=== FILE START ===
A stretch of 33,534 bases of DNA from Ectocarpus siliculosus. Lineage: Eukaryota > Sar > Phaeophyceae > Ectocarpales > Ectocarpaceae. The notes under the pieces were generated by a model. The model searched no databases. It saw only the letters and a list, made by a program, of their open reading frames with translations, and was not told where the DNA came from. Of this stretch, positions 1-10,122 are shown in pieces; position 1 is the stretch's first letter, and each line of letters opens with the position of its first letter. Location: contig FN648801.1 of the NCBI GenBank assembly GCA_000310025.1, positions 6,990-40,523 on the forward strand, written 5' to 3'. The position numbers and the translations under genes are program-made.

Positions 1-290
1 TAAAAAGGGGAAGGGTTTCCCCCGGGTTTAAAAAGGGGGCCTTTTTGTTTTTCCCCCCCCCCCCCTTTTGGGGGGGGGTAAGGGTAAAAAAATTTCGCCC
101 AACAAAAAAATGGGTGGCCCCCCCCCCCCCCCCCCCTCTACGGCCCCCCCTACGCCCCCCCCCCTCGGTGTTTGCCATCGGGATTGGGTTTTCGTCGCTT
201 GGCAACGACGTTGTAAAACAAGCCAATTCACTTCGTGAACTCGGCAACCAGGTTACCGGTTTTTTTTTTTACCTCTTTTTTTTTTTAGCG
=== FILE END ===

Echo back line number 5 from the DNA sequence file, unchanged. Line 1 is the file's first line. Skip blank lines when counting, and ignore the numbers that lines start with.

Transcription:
201 GGCAACGACGTTGTAAAACAAGCCAATTCACTTCGTGAACTCGGCAACCAGGTTACCGGTTTTTTTTTTTACCTCTTTTTTTTTTTAGCG